The annular field ring 5 has four projections 171, 172, 173, 174 which radially extend towards the optical axis X--X at equal spaces to one another attached to the internal face of the annular field ring 5. Each of the projections 171, 172, 173, 174 is encompassed by magnet coils or windings 181, 182, 183, and 184, respectively, which are electrically connected via lines 186 to a current source 185.
The visible portions of the projections 171, 172, 173, 174 are of the shape of an inverted one each and represent pole-shoes. An annular armature 11 is slidingly seated concentrically to the axis X--X via an internal face 11' on the tubular shaft 2.
Projecting poles 12 are disposed on the (periphery of the armature 11), the number and symmetry of which correspond to the number and symmetry of the pole-shoes 171, 172, 173, 174.
The space between the armature 11 and the annular field ring 5 permits rotation of the former within the latter. The pole-shoes 171, 172, 173, 174 are provided each with an abutting or stop face (only 17- designated) for the respective adjacently located pole 12 which face, in addition to magnetic attraction, serves to arrest the movement of the pole 12.
The annular armature 11 is composed of a first annular ring 10 (not visible), the armature 11 itself and a shutter blade actuating ring 9 which carries a plurality of pins 13 which are in parallel to the axis X--X and serve to displace the shutter blades 14.
A return spring 15 is attached via one end portion to the armature 9 and via its other end portion to the tubular housing 1, the particular place is not designated. An annular shutter blade mount 7 is coaxially fitted to the armature 9 into the tubular housing 1 at a space to the base plate 1' defined by the spacers 4.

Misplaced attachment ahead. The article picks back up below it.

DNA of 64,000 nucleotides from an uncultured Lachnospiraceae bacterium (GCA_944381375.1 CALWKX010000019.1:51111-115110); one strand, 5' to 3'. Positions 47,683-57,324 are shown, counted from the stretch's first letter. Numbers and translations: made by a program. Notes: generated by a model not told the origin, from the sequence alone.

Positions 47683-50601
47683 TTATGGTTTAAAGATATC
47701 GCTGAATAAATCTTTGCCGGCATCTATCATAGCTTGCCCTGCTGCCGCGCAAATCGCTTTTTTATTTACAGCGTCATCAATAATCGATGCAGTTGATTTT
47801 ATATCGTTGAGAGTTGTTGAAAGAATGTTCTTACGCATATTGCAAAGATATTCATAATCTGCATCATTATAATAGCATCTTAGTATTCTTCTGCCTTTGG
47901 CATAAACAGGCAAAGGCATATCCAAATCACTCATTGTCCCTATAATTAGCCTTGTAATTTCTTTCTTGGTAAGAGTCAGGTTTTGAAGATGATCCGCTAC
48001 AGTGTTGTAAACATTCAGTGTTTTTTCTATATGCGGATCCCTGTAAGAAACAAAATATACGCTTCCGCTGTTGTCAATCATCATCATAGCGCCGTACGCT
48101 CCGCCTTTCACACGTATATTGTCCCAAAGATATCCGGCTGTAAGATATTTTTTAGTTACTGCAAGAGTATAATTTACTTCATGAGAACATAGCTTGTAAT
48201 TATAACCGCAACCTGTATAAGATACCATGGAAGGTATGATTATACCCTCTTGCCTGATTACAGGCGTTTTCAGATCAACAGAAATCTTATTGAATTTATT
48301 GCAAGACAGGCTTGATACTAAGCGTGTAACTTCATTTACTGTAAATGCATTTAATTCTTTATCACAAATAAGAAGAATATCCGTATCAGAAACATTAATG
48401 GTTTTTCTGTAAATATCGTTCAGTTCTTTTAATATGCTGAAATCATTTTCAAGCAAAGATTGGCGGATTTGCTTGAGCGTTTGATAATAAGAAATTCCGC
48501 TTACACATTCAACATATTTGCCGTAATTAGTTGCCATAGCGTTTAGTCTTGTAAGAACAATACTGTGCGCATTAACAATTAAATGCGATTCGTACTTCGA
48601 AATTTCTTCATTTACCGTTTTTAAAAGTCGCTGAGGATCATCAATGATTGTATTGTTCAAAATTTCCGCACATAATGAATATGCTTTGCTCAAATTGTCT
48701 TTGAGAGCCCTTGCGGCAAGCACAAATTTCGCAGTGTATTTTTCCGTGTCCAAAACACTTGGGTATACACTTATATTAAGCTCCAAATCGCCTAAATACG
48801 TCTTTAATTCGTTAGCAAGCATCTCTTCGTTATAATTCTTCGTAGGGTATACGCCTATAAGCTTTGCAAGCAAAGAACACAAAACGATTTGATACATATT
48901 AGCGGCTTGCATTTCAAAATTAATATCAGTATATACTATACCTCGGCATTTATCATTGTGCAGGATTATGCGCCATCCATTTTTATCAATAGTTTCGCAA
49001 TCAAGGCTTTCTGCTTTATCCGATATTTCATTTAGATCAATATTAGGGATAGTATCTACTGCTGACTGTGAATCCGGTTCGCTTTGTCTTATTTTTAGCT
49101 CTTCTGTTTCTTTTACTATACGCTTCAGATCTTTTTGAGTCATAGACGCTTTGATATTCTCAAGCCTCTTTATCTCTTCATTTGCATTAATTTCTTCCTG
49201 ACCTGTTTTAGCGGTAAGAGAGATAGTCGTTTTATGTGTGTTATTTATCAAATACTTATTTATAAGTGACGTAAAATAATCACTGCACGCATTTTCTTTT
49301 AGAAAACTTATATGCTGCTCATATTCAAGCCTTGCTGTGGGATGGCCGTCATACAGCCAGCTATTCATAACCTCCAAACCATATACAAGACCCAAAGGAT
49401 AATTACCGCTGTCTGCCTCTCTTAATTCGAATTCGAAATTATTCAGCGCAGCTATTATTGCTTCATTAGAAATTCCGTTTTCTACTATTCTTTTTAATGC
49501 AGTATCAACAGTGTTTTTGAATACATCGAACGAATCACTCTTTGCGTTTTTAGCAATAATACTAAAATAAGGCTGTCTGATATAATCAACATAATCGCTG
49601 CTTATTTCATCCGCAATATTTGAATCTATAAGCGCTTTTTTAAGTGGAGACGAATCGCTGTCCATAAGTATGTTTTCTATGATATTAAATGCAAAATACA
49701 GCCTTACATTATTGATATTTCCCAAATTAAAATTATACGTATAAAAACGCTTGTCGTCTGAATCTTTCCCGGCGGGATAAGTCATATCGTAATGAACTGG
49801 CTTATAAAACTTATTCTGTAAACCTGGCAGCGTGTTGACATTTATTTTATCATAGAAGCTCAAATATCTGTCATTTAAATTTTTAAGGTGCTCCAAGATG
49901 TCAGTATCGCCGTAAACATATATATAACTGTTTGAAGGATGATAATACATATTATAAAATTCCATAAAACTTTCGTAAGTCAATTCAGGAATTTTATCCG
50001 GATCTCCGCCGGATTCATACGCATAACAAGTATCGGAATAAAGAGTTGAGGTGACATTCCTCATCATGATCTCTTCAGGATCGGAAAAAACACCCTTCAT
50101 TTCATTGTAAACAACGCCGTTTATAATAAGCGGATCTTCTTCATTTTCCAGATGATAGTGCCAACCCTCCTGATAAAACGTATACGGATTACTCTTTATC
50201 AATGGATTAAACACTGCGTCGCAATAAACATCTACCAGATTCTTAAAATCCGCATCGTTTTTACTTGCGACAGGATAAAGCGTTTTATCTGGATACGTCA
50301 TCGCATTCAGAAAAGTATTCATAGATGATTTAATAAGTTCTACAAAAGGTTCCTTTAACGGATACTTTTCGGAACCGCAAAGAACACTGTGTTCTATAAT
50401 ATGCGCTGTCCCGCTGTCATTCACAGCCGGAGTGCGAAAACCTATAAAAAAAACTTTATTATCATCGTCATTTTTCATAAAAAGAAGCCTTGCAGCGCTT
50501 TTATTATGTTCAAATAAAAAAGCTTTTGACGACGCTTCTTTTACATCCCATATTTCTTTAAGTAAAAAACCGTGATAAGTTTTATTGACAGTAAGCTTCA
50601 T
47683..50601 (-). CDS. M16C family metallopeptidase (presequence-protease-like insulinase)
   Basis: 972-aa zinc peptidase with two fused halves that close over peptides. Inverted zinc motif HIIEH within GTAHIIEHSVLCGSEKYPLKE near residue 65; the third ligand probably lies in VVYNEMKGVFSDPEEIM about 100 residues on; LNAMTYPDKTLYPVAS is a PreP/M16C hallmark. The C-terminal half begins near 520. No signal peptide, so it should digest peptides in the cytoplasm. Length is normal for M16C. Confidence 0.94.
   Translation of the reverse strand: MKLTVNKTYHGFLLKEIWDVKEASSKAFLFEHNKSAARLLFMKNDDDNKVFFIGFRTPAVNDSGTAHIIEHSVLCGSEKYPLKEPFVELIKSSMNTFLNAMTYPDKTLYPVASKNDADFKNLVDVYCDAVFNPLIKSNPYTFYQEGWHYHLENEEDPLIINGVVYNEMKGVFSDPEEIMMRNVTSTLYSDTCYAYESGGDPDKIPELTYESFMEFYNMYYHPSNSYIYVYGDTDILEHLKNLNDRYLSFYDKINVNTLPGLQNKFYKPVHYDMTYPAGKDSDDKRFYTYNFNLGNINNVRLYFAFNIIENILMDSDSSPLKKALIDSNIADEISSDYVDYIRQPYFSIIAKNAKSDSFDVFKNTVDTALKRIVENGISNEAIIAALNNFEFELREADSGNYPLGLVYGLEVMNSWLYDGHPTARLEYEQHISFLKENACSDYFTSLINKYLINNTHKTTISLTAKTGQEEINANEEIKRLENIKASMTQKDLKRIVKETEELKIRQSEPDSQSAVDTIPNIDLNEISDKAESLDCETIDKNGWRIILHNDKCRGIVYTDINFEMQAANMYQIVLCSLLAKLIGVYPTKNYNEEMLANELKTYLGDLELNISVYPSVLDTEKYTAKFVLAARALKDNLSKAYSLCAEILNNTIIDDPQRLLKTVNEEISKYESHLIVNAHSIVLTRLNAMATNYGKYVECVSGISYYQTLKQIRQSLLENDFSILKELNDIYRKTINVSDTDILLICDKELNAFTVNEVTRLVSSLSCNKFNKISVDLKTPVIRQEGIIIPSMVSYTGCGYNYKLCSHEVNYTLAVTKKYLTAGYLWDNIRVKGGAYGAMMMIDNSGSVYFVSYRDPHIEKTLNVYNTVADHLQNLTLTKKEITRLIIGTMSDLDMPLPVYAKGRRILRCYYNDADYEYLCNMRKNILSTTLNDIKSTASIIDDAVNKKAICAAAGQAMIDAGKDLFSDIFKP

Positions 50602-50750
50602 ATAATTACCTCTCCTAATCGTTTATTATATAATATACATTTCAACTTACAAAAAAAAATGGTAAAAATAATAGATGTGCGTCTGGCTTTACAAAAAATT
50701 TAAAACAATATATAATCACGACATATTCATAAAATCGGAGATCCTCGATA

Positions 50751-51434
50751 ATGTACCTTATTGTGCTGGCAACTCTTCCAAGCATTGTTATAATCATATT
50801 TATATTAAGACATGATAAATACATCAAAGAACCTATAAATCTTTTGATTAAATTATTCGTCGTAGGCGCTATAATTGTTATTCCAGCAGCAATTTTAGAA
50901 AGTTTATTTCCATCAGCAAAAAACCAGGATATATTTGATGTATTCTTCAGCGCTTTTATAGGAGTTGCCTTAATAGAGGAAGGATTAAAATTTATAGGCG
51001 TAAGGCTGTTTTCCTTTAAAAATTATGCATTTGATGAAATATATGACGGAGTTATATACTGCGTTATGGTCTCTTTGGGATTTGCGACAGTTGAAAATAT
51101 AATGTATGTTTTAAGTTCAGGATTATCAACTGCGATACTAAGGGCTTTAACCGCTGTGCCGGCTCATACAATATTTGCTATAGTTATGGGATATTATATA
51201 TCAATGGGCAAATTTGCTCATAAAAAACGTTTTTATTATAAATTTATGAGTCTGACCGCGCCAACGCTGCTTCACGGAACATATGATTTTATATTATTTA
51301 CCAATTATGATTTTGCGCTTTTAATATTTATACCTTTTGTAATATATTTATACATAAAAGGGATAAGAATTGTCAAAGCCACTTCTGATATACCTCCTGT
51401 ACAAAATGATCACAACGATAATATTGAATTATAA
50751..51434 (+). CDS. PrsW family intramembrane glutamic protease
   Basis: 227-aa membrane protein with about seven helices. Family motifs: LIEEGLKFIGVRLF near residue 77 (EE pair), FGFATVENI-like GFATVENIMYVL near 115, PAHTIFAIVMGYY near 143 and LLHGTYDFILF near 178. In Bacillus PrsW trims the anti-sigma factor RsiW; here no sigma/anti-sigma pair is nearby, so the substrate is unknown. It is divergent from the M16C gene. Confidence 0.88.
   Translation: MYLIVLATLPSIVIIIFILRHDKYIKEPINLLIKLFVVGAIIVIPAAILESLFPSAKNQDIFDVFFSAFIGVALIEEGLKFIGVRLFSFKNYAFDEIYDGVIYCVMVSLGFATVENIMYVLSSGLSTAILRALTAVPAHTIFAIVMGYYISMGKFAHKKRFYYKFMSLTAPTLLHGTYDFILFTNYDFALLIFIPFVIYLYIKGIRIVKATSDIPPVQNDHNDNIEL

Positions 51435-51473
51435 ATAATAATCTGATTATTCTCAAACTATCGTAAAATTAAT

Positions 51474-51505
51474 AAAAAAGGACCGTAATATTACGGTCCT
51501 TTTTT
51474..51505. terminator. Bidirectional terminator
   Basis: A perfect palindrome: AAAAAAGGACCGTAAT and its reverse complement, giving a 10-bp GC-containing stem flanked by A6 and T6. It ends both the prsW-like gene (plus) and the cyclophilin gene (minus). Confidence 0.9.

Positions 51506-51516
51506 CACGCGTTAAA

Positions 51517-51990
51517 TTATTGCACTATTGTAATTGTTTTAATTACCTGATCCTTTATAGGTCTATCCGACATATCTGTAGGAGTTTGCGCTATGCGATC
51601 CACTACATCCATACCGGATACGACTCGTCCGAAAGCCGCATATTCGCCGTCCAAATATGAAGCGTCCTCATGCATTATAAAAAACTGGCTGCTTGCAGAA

The annular mount 7 is constituted of a magnetic protection ring 6 adjacent the armature 11 and the mount 7 itself which is, radially considered, somewhat wider than the protection ring 6. The mount 7 is provided with slots 13" (only one indicated) which permit passage of the pins 13 into slots 13' which, in turn, are provided in each of the blades 14 (only four shown).
The latter are rotatably seated via studs 14' which are secured to the annular mount 7.
Furthermore, perforations 3' are provided in the annular mount 7 and the protection ring 6 for passage of screws 3 which serve to secure the components mentioned hereinbefore into the tubular housing 1 which is closed by a cover plate 8.
The operation of the electromagnetic shutter will be explained in connection with FIG. 1, but also in referring to FIGS. 2 and 3 where like numerals designate like components.
FIGS. 2 and 3 show the shutter of FIG. 1 in front view, however, the cover plate 8 is removed.
In FIG. 2 the shutter is shown in the initial position, that is, the light passage (the shutter) is closed by the blades 14.
The poles 12 rest against stops 16 which limit the rotational path of the armature 11 in the one (counterclockwise) direction of movement.
A switch 20 is in the OFF-state and, hence, the coils 18 are not energized via the voltage source 185. Since the material for the annular field ring 5 and the pole-shoes 171, 172, 173, 174 is "soft" magnetic no magnetic forces are exerted and, hence, the poles 12 are not attracted to the pole-shoes 171, 172, 173, and 174, respectively. The return spring 15 is also in a "relaxed" position. The shutter is opened by closing the switch 20 which energizes the coils 181, 182, 183, 184 which are series-connected to the voltage source 185. Therefore, a magnetic field is built up and the armature 11 is rotated clockwise in that the poles 12, are attracted to the respective adjacent pole-shoes 171, 172, 173 and 174.
Hence, the armature 11 rotates on the tubular shaft 2 until the poles 12 abut against the contact faces (only 17' designated) of the respective poles-shoes 171, . . . 174.
The movement of the blades 14 is effected by the armature 11 via the pins 13 and the studs 14', so that the obscuring portions of the blades 14 are pivoted about the studs 14' and the light passage 2" is opened. At the same time the return spring 15 is tensioned.